Sept. 16: No. 1 Ferris State (D-II) at No. 14 Montana (FCS), No. 7 West Florida at Florida A&M (D-II/FCS). Crossover week! Two of D-II’s best take on FCS name brands.

Sept. 23: No. 10 Sacramento State at No. 8 Idaho (FCS), No. 22 West Georgia at No. 7 West Florida (D-II). The Big Sky should again be loaded with potential top-15 teams, and Sac State-Idaho pits two of last year’s more pleasant surprises against each other.

Sept. 30: No. 1 North Central at No. 17 Wheaton (D-III), No. 3 Grand Valley State at Saginaw Valley State (D-III). Saginaw Valley is typically good for an upset scare against either GVSU or Ferris State in a given year and should honestly be at least a top-20 team in the polls.

Oct. 7: No. 15 Southeastern Louisiana at No. 7 Incarnate Word (FCS), Saginaw Valley State at No. 1 Ferris State (D-II). The last three SELA-UIW games have averaged 95 combined points and 1,218 yards. Last year’s game featured only 76 and 972, respectively, and it felt like a massive letdown.

Oct. 14: No. 1 Ferris State at No. 3 Grand Valley State (D2), No. 6 Furman at No. 9 Samford (FCS). Furman and Samford have been quietly building sturdy FCS programs, but the headliner here is the Anchor-Bone Classic. Since 2017, FSU and GVSU have played seven times (including playoff games), and six have been decided by one score, including last season’s two meetings. The biggest game of the D-II regular season.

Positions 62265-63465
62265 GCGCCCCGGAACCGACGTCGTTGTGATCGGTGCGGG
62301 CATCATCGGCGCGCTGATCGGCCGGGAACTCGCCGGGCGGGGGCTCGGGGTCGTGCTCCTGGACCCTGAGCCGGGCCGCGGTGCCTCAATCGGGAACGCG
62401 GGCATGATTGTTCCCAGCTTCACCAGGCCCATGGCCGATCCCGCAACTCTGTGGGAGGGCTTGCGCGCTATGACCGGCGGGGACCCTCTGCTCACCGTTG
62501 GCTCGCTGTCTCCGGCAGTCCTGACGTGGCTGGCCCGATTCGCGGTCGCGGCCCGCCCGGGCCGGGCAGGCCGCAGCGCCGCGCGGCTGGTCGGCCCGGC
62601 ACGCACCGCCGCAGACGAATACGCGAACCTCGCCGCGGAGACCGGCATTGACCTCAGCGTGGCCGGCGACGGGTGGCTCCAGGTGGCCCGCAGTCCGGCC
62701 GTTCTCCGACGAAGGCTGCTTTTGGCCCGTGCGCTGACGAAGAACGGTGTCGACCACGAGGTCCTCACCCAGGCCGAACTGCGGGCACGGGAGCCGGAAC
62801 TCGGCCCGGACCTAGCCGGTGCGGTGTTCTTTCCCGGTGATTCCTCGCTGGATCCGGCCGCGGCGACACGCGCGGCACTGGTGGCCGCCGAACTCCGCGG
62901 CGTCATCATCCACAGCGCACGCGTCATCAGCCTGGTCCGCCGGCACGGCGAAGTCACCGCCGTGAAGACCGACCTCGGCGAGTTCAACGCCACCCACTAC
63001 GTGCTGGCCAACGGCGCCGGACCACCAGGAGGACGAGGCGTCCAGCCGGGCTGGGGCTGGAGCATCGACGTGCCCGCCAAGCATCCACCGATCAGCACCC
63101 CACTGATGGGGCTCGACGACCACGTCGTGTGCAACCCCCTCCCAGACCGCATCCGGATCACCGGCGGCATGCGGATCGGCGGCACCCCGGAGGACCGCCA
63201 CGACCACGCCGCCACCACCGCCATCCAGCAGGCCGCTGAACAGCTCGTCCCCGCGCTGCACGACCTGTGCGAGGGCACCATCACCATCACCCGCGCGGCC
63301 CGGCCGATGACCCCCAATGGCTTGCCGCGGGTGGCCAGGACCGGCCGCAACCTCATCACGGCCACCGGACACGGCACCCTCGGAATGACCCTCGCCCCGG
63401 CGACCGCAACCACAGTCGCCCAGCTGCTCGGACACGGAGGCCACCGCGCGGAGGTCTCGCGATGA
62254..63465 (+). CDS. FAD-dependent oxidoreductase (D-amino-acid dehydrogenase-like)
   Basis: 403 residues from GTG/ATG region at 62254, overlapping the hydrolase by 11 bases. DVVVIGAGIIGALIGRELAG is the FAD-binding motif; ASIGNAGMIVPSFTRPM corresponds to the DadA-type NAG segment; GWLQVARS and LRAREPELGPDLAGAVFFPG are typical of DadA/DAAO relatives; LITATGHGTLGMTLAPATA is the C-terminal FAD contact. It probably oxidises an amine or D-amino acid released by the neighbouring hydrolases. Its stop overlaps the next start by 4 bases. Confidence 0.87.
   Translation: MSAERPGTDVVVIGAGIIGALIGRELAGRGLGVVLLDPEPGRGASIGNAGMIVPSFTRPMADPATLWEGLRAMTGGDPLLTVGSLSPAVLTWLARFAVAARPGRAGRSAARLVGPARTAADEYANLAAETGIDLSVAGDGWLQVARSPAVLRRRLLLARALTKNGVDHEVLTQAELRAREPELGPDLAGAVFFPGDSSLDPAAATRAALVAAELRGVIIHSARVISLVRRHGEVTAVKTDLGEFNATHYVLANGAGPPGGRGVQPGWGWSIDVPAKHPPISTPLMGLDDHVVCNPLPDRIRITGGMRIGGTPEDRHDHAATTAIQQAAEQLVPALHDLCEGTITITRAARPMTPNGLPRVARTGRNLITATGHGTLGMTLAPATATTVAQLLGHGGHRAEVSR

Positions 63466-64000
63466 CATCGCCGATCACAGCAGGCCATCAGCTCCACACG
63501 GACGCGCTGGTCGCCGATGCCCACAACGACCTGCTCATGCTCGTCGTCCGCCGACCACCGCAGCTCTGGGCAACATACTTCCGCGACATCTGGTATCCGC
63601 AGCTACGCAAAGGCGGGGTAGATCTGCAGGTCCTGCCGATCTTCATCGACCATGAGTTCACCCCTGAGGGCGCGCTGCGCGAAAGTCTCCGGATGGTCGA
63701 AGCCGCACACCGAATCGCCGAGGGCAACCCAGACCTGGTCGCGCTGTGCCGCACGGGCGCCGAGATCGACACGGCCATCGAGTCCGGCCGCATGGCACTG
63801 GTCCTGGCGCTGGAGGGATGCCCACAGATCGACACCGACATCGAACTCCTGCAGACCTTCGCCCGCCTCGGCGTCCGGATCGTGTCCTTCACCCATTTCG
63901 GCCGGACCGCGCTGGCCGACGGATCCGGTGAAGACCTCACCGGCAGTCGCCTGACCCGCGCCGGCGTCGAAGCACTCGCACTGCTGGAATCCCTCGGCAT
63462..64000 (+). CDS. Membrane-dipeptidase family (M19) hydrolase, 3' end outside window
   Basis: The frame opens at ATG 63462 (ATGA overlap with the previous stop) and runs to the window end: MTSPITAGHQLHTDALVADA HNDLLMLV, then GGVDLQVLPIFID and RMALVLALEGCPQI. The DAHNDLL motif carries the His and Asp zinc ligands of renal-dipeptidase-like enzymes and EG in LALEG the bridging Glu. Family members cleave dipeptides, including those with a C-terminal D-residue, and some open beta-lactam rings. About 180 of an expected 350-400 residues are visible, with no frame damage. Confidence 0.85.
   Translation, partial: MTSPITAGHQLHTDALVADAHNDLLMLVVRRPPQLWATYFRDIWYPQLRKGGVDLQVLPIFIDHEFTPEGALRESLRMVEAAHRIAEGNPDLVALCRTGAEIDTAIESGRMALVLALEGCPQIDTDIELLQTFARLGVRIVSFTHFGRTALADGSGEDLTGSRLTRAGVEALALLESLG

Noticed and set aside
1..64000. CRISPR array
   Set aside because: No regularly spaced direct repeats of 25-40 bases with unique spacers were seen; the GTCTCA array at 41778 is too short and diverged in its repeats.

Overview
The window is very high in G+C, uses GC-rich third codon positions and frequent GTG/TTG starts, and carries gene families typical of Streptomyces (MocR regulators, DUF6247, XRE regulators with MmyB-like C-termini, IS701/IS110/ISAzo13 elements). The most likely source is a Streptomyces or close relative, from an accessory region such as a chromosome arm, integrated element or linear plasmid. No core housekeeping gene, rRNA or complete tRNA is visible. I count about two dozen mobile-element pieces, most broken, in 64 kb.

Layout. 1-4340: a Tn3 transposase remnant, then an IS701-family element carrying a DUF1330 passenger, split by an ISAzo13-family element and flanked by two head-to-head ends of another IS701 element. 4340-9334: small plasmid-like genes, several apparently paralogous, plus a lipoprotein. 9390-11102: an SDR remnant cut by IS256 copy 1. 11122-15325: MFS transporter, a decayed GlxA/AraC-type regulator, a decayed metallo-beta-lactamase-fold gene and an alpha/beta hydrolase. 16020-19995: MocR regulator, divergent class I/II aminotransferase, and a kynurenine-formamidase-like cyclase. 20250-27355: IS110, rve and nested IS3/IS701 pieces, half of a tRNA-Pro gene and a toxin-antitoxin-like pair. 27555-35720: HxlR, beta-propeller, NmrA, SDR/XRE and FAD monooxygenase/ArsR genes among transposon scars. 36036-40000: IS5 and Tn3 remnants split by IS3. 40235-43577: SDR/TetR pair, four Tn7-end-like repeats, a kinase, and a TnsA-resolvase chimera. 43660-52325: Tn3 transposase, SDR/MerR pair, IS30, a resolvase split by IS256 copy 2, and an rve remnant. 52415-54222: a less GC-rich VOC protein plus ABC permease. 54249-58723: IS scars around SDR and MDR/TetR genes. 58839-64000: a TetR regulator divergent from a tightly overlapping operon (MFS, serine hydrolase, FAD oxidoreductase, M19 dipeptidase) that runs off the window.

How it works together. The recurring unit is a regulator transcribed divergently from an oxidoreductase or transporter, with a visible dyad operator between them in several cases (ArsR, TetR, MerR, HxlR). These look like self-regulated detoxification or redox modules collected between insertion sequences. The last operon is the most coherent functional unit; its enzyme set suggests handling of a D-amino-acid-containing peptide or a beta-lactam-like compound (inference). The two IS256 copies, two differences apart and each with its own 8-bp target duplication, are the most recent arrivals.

Oct. 21: No. 3 Montana State at No. 10 Sacramento State (FCS), No. 4 Pittsburg State at No. 6 Northwest Missouri (D-II). Another huge Big Sky battle and the biggest D-II game in the Midwest.

Oct. 28: No. 1 Morningside (Iowa) at No. 3 Northwestern (Iowa) (NAIA), No. 3 Mary Hardin-Baylor at No. 12 Hardin-Simmons (D-III). And here’s the biggest game of the NAIA regular season. Northwestern won the national title last season, thanks in part to Morningside’s upset loss in the quarterfinals.

Nov. 4: No. 2 North Dakota State at No. 1 South Dakota State (FCS), No. 2 Mount Union at John Carroll (D-III). NDSU-SDSU, a game so big that it’s attracted “College GameDay.” There’s no reason to think the Dakota Marker will be any less huge this season.

Nov. 11: No. 8 Lindsey Wilson at No. 4 Bethel (Tenn.) (NAIA), No. 8 Idaho at No. 13 Weber State (FCS). By mid-November, the playoffs are looming quickly on the horizon, especially for D-II and D-III. But LWC-Bethel is still a huge annual occurrence, and the Big Sky never stops cranking out big matchups.

Nov. 18: No. 3 Montana State at No. 14 Montana (FCS), No. 18 Richmond at No. 4 William & Mary (FCS). Montana is not picked quite as high as normal this season, but Brawl of the Wild — another former “College GameDay” matchup — is never anything but huge.